ADAPTIVE LEARNING PILOT REFLECTIONS ON A STUDENT EXPERIENCE
The University of Edinburgh (UNITED KINGDOM)
About this paper:
Appears in: EDULEARN15 Proceedings
Publication year: 2015
Conference name: 7th International Conference on Education and New Learning Technologies
Dates: 6-8 July, 2015
Location: Barcelona, Spain
Abstract:In recent years, The University of Edinburgh has been low in national student satisfaction surveys for assessment and feedback. Focus is now being placed on formative ‘assessment for learning’ and ensuring that students have structured iterative feedback and personalised learning opportunity.
The presentation will focus upon a pilot of Adaptive Learning for two courses within GeoSciences, Global Tectonics and Introduction to Geophysics. Students in each class are taught half of the subject material using Adaptive technology in addition to lectures and practical’s, and the remainder use lectures and practical’s only. Some students are taking both courses as part of their programme. This segmentation provides a layering of control groups for improved comparisons of outcomes and confidence of any impact.
Central Information Services have provided some initial funding for staffs time to help prepare course content and structure the online materials. The project was planned with fairly ambitious time lines, allowing four months to system launch.
An interesting aspect of the pilot is that the course lecturers are using the adaptive tool in differing ways. One as a support to lectures, while the second approach will be based on a flipped classroom model.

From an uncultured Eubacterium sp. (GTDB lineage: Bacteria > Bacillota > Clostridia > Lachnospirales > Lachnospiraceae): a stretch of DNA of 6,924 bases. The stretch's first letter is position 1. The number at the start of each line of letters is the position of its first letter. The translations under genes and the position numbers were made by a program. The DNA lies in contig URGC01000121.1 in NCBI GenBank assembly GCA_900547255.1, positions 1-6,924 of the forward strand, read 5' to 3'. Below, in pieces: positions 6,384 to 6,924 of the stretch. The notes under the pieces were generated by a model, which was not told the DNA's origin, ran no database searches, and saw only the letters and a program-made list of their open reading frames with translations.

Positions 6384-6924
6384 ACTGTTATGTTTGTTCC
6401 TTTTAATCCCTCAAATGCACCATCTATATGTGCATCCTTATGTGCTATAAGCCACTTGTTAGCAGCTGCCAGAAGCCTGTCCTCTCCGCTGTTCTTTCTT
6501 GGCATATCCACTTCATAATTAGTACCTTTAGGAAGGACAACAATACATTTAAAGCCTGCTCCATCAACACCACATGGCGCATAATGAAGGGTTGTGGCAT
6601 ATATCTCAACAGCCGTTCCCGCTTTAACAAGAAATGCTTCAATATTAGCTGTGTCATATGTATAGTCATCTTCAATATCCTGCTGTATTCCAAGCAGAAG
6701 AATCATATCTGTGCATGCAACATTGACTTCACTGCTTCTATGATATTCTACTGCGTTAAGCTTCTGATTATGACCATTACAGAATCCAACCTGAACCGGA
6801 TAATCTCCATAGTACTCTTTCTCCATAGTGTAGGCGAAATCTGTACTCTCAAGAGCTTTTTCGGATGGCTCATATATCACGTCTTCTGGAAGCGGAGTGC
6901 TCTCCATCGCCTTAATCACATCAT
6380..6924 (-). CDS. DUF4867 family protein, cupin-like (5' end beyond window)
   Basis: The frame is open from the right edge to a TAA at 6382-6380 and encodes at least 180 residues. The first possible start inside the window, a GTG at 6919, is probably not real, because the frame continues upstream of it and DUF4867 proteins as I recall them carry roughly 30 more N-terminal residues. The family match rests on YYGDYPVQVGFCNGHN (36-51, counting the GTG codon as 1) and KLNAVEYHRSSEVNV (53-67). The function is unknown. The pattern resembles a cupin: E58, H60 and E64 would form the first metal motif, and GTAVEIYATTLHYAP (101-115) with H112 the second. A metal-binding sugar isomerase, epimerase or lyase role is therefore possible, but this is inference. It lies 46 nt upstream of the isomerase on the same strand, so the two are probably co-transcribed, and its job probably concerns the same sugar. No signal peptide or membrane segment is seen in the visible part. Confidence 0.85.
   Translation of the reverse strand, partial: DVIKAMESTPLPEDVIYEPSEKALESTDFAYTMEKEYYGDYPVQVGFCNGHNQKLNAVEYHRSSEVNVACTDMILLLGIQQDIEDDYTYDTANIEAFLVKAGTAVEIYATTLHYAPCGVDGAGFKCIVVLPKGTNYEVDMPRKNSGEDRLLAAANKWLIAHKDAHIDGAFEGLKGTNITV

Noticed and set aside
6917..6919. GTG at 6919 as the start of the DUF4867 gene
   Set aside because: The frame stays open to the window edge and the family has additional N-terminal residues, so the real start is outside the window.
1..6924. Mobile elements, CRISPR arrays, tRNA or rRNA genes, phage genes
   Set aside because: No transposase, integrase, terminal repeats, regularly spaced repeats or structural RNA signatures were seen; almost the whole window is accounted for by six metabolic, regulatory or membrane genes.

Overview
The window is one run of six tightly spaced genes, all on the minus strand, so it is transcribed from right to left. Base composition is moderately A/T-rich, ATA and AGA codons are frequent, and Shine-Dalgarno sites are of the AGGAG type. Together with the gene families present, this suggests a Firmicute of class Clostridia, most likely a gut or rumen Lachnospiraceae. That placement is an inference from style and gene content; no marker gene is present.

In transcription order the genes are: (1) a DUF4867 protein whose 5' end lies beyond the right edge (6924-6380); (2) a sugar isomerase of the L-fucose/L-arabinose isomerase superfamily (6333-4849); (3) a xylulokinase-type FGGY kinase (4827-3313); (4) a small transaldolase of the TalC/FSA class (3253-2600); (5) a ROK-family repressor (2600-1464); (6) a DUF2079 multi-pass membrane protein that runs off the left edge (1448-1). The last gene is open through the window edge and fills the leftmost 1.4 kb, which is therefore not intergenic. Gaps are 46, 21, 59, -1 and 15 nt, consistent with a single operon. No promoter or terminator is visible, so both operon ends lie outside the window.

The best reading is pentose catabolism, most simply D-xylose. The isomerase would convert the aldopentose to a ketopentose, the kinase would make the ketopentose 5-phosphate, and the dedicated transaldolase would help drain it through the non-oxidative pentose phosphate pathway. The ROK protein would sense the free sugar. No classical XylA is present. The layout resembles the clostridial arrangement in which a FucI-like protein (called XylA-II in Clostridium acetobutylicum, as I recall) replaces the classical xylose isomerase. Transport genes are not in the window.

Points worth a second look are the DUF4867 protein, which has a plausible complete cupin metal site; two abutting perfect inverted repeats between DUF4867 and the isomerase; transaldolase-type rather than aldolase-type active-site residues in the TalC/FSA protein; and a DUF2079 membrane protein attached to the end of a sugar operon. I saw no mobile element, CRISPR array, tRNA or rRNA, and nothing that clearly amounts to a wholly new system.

The University are partnering with CogBooks who provide an adaptive learning solution. This is the first UK implementation of the product, which is hosted on ‘cloud’ Amazon Web servers. The pilot was initiated following some market analysis and reference to existing market consultancy materials:
‘Education Growth Advisors’. This analysis ‘Learning to Adapt’ (1)
The adaptive learning tool continuously captures click track data relating to students use of text, graphical and animated content. A dashboard of usage and students progress through online material is available to both staff and students in real time, so that students can monitor their own activity and staff can re-enforce or adapt teaching.
Throughout the pilot, the system allows students to communicate with tutors online, and to receive customized feedback. In addition, regular automated tests within the CogBooks system provide the students with an opportunity to master the subject content, gain confidence, and receive automated feedback and direction toward recommended reading. This ‘flipped or inverted’ class pedagogy considers student preparations prior to class as key e.g. Cynthia Brame. (2)
141 students are participating during semester 2, 2015, with the two adaptive releases already successfully underway. During and after the pilot students and staff are being surveyed to capture empirical data relating to the value and satisfaction they attribute to the adaptive solution. By June 2015, student exam results will also add to evidence.
The paper and presentation will outline the planning involved. The student survey data will be presented both from responses during and post pilot. Student videoed interviews will be used to provide some real student perceptions of the differing pedagogic approaches. Pilot findings will be reported to the Universities senior Learning and Teaching Committee who are keen to see evidence of impact on student satisfaction, and to consider widening the adaptive pilot.
 Learning to Adapt, A Case for Accelerating Adaptive Learning in Higher Education (Education Growth Advisors, 2013)
 Flipping the classroom (Brame, C., Vanderbilt University Center for Teaching, 2013)
Keywords: Formative, Feedback, Personalised, Adaptive, flipped classroom, students perspective.